On October 26, 1915, a general meeting of Scarborough’s Townsmen’s Association assembled at the Grand Hotel. The main subject for discussion was one already much debated in the town and in all the country’s seaside resorts, particularly those along the North Sea coast. The great loss of revenue from holiday-makers and day-trippers during the past two successive summer seasons was claimed to have ruined many shopkeepers, hoteliers and lodging-house keepers whose livelihoods depended entirely on it.
Present at the meeting were some of Scarborough’s civic and business leaders, such as WS Rowntree, TA Hopper, A Tonks and John Jackson. The chair was occupied by SP Turnbull.
More than a thousand of the town’s residents had already signed a petition addressed to Queen Mary asking for a charitable donation for the borough’s neediest. Attached to the petition was a personal letter of endorsement from Lady Londesborough. However, it was clear from a reply from Buckingham Palace, dated October 22, that no grant would be forthcoming from the Queen’s own fund and that no special consideration for Scarborough could be expected. Also, a scheme for relief submitted to the Prince of Wales’ own fund had not received approval and representations from all the East-coast towns to Asquith’s Coalition government had so far achieved nothing.
In these circumstances and in the meantime, what could Scarborians do to help themselves? With winter drawing near, many lodging-house keepers, “particularly those on the North and South sea fronts”, had insufficient savings or takings to pay their rents or mortgages. Only a few landlords had “generously” reduced rents by up to 50 per cent. Complaints were made from the floor about the government’s war risk insurance scheme: the cover was inadequate; the premiums were too high; and no allowance had been made for the special dangers experienced by East-coast residents. Many members came forward with their proposals for raising money for the town’s poorest. Mr JH Turner was praised for allowing his home, “Dunollie” on Filey Road, to be used as a bombardment museum. All the entrance money collected had been given to Scarborough hospital, the British Red Cross, St John’s Ambulance and York’s county hospital.
Because they were billeted in Scarborough, it was agreed that new military volunteers should be encouraged to join the Fifth Yorkshires. Not that billeting soldiers was compensating hoteliers and boarding-house owners for their loss of civilian trade. As Cllr Tindall had learned at the Holiday Resorts Federation committee meeting in London on October 21, the War Office had no plans to billet more troops on the “proscribed” North-east coast and anyway the military preferred empty houses and barracks to private, occupied accommodation. To add insult to discrimination, the War Office, he had discovered, were now proposing to pay only 2s 3d [11p] a day, instead of 2s 6d [12p], for every second and subsequent billeted soldier. In view of the rising price of food and fuel, billeted servicemen would cost more, not less, to keep. Scarborough’s MP, Walter Rea, now a junior minster, was asked to lobby his colleagues for a flat rate of 2s 6d a day.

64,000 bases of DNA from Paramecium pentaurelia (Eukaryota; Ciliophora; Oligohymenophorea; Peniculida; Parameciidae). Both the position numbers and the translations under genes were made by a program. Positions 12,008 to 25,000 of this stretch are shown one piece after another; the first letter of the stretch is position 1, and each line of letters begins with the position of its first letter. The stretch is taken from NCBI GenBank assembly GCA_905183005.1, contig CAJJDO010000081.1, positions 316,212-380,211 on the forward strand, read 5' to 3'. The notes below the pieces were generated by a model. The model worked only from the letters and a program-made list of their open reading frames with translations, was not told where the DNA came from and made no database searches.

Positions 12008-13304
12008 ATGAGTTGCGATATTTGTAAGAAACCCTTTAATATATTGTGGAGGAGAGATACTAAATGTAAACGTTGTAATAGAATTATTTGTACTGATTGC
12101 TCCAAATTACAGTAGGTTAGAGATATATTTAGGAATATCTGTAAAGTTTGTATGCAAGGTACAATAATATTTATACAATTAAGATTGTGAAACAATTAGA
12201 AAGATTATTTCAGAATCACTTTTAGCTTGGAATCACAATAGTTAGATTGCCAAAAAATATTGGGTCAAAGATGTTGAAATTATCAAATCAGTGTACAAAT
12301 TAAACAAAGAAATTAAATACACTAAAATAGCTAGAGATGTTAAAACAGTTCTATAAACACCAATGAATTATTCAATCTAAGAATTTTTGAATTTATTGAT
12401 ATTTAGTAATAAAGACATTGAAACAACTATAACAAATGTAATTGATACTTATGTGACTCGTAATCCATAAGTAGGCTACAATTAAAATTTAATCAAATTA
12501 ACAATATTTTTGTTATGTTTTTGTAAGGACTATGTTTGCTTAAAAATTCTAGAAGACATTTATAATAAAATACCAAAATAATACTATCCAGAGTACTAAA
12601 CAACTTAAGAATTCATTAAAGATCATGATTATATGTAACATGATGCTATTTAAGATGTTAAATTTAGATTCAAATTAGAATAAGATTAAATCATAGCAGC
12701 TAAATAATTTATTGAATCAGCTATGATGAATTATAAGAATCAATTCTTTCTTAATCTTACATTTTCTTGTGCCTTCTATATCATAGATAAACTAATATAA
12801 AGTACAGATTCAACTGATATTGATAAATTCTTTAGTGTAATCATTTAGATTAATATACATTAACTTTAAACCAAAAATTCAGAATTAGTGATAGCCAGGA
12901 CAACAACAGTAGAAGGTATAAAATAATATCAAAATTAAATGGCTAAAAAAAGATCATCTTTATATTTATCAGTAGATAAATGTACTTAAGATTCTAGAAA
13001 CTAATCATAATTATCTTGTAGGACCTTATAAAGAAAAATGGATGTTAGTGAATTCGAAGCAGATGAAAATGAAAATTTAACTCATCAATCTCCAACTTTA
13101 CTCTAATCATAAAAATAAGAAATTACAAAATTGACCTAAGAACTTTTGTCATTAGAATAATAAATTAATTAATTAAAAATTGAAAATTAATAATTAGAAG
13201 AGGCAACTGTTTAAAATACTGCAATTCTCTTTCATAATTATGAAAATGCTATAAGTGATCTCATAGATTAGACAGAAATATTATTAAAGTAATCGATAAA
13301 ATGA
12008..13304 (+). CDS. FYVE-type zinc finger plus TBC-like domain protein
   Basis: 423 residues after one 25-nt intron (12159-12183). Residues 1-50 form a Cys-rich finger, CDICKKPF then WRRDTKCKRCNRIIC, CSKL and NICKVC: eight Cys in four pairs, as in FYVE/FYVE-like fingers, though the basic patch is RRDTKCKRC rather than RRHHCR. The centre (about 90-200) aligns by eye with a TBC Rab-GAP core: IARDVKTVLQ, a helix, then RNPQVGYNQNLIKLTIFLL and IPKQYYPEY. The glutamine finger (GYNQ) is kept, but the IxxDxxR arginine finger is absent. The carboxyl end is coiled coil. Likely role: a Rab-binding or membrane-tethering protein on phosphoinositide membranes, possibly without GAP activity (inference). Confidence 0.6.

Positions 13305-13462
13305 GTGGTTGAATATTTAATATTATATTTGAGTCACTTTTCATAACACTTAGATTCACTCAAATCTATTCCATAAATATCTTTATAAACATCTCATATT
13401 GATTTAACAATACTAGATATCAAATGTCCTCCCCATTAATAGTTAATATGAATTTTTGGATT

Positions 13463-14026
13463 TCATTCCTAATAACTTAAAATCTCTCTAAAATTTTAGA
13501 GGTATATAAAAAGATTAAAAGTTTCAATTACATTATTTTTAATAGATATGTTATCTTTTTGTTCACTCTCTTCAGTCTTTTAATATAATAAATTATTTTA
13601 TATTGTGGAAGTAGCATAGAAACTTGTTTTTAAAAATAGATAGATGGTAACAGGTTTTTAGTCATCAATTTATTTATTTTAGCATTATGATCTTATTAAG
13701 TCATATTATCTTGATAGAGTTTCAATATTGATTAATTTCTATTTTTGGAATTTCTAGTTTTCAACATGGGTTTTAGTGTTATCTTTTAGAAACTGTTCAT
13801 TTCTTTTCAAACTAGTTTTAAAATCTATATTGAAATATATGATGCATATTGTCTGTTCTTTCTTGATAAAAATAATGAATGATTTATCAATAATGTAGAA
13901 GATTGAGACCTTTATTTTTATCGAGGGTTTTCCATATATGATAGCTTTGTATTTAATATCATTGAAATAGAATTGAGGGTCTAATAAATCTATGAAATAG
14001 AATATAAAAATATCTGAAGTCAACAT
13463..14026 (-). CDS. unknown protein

At the Grand Hotel meeting there was no shortage of schemes suggested for raising “relief for distressed lodging-house keepers”. The Corporation might sell bonds or run a lottery, selling tickets at five shillings each. The town’s shopkeepers could pool their surplus goods for a grand bazaar. The town’s unemployed female population might make a variety of articles for sale, ranging from jam, straw hats, shirts and stockings to Teddy bears and children’s toys which were then in short supply. It was no good directing the poorest to the Charity Organisation Society’s premises to ask for alms: Elder Street was nearly as humiliating a resort as the workhouse in Dean Road.
Given the many cries for assistance and the constant pleas of poverty, Scarborough’s final refuge for paupers should have been overcrowded beyond capacity; but in fact, as the latest quarterly report of the Scarborough Board of Guardians showed, in October 1915 the total number of inmates at Dean Road had fallen by ten since the previous quarter. Even more surprising was the drop in the number of vagrants who had received assistance there, from 663 in 1914 to 210 in the same period of 1915. It seems that though the war had grievously harmed the holiday trade and pushed up the costs of food and fuel, it had also widened employment opportunities and increased wages. In the absence of so many men, labour was scarce. On the other hand, the war had purged Scarborough of its customary plague of beggars, prostitutes and Foreshore mountebanks.
Meanwhile, the Town Hall’s officers and elected councillors were searching for more and deeper economies. Accounts of wages, terms of employment and expenses were being examined and re-examined with extraordinary diligence. Penny-pinching was the order of the time. Nobody’s job was safe. Soon councillors were falling out with each other over staff numbers employed by the borough. When Cllrs Hopwood and Moore dared to suggest that some departments such as Water had not reduced their workforce sufficiently, Alderman Ascough accused them of “Tommy Rot” and “playing to the gallery”, and Alderman Whittaker argued that there had been substantial reductions of employees and complimented officers for carrying out their duties efficiently.
When one observant councillor noticed that 19s 6d [97p] had been spent by the Streets and Sanitary department on whisky, he was told that it was given to a Corporation horse that had “caught a severe chill in the South Bay”. After Cllr Briggs had asked, “Did the whisky kill it?”, he was informed that the “remedy” had unfortunately ended the horse’s life. Presumably, at Scarborough, it was customary to medicate the Corporation’s sick animals with strong spirits!